But guess what? Problem solved. A little elf named Jeff (one of my Mom’s buds at her newish home, the senior-living facility where I’m visiting her right now) listened to me whine the other day over Morning Coffee and said, “You should get one of those electric corkscrews.”

That’s not me capturing the mountains out the window on the way to visit my Mom — it’s some random person with an iPad. But the mountains are stunning, eh?

Of course I’d never heard of any such thing. An electric corkscrew? What’ll they think of next? An electric knife? (Hah-hah, they have. My Dad was an early adopter. Also of the electric toothbrush. The Christmas where he gave one of those to my mom will forever live on in infamy.)

Was this the Christmas of the Electric Knife? Hard to say, though the decade seems about right

Well. Not only did Jeff extoll the virtues of the electric corkscrew, he zoomed off to his apartment and, within minutes, had zoomed back with something in hand. “Here. Take this. I already have one. Merry early Christmas! Do you have batteries?” Continue reading

Stage Mother for a Day

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‘The Child was a Star. Just not a Child Star.’

I must miss the Ad World. Or maybe I just like writing about it.

Just last week I wrote about how the client hated a brilliant idea for a bra commercial so much that I was yanked off the Playtex account. Which wasn’t really so disappointing — except that I was put on the Kimberly-Clark account.

Kimberly-Clark (or KC, as we called it informally, if not fondly) is a paper products company based in Neenah, Wisconsin. I’ve written about KC before, most notably in “HooHah Time is Story Time,” but, trust me, when it comes to tales from the Paper Valley, I’ve got reams and reams of them.

Over my years at Ogilvy, I worked on Hershey and the British Tourist Authority, Q-Tips and Swanson, General Foods and American Express (See “Karl Malden’s Nose”), among others. I even “helped” on Shake ‘N Bake.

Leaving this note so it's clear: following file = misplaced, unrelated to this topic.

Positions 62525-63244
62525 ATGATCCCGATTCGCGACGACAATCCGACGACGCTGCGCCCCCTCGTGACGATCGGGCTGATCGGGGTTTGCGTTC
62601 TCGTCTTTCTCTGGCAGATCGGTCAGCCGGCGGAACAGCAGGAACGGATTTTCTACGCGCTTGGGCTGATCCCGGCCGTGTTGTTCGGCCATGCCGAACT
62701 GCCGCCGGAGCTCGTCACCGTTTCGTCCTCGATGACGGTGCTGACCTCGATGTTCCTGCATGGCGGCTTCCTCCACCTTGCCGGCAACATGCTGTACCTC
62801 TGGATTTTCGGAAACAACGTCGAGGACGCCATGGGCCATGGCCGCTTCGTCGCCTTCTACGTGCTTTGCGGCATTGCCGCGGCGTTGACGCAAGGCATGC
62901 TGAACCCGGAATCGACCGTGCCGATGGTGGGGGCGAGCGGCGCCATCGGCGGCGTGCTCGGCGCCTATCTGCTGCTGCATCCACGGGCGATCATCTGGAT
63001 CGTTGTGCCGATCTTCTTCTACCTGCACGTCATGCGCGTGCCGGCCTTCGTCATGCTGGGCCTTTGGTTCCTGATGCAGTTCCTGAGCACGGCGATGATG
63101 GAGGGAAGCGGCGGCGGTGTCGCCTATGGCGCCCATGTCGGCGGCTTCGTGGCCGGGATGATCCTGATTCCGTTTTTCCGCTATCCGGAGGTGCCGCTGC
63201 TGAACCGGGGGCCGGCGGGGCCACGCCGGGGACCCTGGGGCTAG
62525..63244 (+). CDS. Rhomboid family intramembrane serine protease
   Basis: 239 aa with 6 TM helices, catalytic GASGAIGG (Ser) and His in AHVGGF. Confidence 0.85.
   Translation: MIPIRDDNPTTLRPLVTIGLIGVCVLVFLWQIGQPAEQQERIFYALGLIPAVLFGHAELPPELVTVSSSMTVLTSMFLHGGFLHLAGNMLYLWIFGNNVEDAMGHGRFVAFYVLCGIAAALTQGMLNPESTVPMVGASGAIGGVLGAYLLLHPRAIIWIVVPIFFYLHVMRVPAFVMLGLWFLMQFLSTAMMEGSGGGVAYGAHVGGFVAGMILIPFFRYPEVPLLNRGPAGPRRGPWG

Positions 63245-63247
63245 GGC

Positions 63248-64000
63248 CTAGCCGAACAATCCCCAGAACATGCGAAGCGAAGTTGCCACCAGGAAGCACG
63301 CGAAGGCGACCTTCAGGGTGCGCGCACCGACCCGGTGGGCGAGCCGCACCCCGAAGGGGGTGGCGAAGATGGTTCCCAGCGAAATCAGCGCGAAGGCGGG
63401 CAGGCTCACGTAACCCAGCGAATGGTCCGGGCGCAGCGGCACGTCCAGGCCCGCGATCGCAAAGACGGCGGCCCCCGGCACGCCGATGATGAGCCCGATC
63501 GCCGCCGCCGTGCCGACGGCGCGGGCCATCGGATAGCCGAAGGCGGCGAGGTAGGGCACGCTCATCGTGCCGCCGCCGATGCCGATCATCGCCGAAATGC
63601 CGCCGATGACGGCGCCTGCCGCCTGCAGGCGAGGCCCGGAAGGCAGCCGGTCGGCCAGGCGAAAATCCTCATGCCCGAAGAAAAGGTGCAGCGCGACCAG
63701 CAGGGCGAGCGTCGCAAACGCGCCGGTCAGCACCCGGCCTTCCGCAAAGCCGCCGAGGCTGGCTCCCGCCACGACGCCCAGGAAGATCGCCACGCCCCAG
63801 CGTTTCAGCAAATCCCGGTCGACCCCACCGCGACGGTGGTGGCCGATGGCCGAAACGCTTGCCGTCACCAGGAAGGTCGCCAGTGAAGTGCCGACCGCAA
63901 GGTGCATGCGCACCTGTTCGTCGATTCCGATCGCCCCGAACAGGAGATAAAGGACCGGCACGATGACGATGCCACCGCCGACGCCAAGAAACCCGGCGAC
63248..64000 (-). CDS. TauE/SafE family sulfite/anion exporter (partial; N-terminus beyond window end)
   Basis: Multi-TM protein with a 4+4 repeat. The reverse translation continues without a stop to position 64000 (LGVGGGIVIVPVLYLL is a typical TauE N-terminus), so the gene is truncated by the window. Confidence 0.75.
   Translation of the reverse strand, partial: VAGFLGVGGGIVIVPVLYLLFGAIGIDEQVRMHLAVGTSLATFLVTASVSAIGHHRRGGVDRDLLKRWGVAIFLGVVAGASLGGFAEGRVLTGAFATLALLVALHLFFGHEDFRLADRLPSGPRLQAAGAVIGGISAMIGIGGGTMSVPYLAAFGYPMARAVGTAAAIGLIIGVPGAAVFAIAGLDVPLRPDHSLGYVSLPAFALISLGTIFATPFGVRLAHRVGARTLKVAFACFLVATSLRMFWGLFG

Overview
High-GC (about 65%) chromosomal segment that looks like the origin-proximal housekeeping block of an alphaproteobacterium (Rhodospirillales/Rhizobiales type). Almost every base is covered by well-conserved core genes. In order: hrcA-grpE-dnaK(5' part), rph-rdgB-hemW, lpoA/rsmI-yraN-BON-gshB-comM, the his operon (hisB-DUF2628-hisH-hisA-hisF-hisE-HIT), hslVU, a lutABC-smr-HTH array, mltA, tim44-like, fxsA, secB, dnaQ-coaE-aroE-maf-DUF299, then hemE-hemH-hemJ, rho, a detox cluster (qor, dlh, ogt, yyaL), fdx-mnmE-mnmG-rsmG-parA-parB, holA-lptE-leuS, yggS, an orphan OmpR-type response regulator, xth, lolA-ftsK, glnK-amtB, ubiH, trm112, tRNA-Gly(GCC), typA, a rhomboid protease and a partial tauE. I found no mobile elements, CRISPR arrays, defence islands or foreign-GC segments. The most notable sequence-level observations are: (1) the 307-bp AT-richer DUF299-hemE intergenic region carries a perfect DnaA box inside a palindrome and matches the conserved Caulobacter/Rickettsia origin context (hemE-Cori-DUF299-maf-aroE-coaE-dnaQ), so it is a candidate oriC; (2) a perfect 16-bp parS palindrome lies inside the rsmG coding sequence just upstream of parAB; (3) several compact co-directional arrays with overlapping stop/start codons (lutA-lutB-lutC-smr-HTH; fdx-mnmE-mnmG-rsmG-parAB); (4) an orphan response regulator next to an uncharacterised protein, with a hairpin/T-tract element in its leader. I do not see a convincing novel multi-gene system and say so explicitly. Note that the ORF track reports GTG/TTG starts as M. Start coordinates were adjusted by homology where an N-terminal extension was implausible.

I don’t have many shoot photos, but this is one of my faves. I don’t remember what the shoot was for — except that it wasn’t for KC

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Narrowing the Generation Gap

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‘Daughter, Mom/Daughter, Mom get together again’

Pictured above are a daughter, a mom (who is also a daughter) — and her mom. Three generations of a family who, like many others, loves nothing more than to get together but hasn’t been able to in ever so long.

Same trio, same positions — Daughter, Mom/Daughter, Mom — on another visit long ago. Which doesn’t actually feel that long ago

The last time this threesome was in the same room at the same time — not to mention the same positions — was in October of 2019. When the extended Henry Clan gathered to celebrate our matriarch’s ninetieth.

Same room, same time, some celebration (!)

That was some shebang. (You can read all about it in “So far, so good.”) There was cake, there was wine, there was dancing and joking and all-around foolishness and hijinks.

Dancing in pjs. A must at any Henry party

One can only wonder what we would have done differently had we known it would be the last time we’d see each other for more than a year. I certainly can’t think how we could possibly have enjoyed ourselves more.

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How to make friends and influence people

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‘On connecting. And Random Acts of Friendship’

My Mom often says that the way to make a friend is to be one. She ought to know; she’s moved many times in her life — to different houses, different towns, different states. And made new friends in each and every place.

She’s moving again, in fact, this very week. To an apartment in a complex that caters to “seniors.” I hate that word, but I honestly can’t think of a more attractive alternative. Besides, I’m a “senior” too. I often tell Mom that I’m catching up to her — she’s a mere 22 years older — and that if I weren’t her daughter we could still hang out as you know, friends.